• The passage begins with the setting.  The Pharisees went off to plot, so they are the protagonists.  They sent their disciples to him.  So there are also initiates here, proving their mettle to their elders!  Such drama!  We see it every day.
  • Teacher, we know that you are a truthful man, not concerned with opinion.   I think it is supposed to sound a little rehearsed, because after all they are only initiates.  Jesus will gather from this as well as their form of dress that they were sent by someone else.  But I will make them sound earnest and free of guile, even in their trap question: Is it lawful to pay the census tax to Caesar or not?  I do this not just for dramatic purposes but because the question itself is a timeless one that has been debated and reflected in church-state conflict through the centuries.
  • In my voice Jesus is more impatient than he is sharp with these young lions.  He answers not in indignation but in frustration that the institution would use them in such a demeaning way: Why are you…?  He may be looking up and catching sight of the prime instigators standing over by a temple pillar.  So perhaps he speaks this sentence (and so do I) a little louder.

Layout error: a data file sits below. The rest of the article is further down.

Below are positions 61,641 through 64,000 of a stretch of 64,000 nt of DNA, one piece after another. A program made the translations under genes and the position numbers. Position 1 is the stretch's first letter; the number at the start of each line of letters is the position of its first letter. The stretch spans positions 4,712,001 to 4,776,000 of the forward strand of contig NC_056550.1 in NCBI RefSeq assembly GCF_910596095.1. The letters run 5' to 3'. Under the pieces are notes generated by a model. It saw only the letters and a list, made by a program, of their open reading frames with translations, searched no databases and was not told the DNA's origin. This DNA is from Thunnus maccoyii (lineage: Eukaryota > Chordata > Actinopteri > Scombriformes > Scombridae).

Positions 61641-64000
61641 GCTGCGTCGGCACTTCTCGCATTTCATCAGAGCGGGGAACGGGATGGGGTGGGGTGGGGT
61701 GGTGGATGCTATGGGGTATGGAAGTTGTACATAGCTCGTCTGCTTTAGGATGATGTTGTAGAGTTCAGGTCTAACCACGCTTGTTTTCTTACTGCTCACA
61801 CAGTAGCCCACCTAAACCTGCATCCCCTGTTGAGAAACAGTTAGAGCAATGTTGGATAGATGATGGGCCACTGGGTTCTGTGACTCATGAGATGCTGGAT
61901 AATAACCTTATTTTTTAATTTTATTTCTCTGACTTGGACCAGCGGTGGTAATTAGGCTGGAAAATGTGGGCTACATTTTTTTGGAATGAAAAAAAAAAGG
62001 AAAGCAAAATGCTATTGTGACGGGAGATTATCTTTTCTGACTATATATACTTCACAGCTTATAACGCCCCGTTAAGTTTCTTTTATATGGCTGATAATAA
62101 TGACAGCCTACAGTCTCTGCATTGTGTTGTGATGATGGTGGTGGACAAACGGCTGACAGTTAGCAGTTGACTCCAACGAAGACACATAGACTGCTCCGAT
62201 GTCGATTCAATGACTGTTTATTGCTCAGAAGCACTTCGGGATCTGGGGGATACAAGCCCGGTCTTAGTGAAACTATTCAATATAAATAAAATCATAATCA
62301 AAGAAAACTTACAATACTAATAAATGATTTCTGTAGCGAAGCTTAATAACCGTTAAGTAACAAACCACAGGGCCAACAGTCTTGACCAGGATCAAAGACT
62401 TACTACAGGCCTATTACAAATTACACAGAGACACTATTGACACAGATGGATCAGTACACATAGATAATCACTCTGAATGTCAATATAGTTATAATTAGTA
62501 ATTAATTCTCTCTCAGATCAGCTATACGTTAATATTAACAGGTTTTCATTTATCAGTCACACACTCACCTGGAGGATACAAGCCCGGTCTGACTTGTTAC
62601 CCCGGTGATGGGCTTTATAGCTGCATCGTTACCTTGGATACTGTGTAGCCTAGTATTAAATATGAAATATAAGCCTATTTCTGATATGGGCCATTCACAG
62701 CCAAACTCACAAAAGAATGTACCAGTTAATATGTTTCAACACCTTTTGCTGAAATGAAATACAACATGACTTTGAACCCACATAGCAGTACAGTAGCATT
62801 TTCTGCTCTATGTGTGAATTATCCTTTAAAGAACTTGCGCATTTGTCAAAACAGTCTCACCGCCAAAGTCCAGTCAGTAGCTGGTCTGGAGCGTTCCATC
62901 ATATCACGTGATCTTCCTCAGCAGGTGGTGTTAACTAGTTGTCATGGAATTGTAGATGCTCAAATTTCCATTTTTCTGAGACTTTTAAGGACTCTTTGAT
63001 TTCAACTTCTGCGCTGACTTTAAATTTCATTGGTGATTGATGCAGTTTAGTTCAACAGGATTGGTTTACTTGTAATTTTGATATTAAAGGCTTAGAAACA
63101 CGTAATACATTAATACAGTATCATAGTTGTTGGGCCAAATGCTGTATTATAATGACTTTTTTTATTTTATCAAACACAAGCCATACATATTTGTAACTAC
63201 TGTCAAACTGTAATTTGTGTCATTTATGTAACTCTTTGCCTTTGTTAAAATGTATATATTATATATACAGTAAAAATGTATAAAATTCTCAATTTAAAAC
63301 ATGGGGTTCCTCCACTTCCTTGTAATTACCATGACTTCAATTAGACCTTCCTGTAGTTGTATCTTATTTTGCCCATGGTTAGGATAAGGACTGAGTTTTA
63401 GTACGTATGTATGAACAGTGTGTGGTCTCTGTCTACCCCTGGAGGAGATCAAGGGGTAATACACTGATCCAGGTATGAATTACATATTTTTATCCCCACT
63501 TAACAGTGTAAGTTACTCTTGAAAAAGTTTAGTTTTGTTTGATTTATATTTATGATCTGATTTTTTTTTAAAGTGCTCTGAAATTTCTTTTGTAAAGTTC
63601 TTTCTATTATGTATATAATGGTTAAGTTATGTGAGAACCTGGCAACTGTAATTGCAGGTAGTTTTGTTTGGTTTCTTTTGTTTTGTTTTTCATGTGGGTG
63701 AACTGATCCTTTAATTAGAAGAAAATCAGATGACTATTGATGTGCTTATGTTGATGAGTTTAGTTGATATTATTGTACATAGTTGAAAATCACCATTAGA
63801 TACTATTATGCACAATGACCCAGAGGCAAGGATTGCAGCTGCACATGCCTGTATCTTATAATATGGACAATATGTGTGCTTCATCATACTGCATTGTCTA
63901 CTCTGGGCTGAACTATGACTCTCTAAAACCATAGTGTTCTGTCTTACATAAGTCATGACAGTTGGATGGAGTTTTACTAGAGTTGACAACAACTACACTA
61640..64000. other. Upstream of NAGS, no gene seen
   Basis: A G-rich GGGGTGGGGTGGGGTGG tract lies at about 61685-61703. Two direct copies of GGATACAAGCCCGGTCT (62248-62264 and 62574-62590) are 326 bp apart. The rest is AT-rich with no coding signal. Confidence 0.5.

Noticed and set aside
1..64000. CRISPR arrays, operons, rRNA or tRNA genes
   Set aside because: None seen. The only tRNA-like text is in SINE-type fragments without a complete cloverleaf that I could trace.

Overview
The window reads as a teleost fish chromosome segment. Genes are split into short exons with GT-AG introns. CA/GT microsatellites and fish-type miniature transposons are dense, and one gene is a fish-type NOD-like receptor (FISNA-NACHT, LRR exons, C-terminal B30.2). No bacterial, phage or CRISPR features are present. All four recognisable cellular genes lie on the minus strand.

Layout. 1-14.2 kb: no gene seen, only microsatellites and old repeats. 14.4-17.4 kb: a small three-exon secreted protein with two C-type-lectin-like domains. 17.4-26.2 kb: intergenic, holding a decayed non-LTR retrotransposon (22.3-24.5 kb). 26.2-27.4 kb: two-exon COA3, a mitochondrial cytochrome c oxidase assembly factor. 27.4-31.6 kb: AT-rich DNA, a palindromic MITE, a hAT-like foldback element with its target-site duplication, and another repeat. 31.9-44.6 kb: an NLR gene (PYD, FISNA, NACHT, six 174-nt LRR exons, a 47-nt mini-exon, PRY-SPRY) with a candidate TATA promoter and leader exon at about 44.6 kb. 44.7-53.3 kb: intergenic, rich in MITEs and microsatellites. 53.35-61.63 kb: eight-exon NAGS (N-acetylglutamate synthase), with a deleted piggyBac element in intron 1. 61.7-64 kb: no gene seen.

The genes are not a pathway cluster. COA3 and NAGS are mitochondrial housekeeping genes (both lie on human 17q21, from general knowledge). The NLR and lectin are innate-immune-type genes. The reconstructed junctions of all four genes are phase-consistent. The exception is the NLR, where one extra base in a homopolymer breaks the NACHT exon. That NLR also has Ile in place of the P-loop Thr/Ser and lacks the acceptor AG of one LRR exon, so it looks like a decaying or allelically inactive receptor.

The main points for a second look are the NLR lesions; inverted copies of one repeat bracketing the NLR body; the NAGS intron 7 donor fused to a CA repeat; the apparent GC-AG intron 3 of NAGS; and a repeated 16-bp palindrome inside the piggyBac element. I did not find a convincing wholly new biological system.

• Next I can see him putting his arms around the disciples' shoulders and becoming their rabbi: Okay, I'll play along.  Show me the coin.  I knew you would have one.  Now tell me, whose image is this and whose inscription? 
  • The lesson, ambiguous enough as it stands, is nonetheless forthright and for that reason revolutionary.  But I will treat it as so obvious to everyone that Jesus would speak it for everyone to hear: Then repay to Caesar what belongs to Caesar – and to God what belongs to God. 
  • Climax: Then repay to Caesar  Masterful!  Jesus turns the confrontation into a teaching opportunity.  His response can become advice for people in all places.
  • Message for our assembly: By my retelling of the confrontation, and by my awareness of the dynamic that underlies it, I may help my congregation to demand a full interpretation from the homilist.  It is a hot topic with many facile declarations by clergy and laity, and we deserve better of our church.
  • I will challenge myself: Can I capture the tension of the moment? 

Word to Eucharist: What belongs to God?  Our possessions, or our place of honor or dishonor in this parish, or our social airs?  Or perhaps the gifts of love and compassion that we must develop as God's children?  Let us reflect these gifts and a spirit of welcome as we approach the table.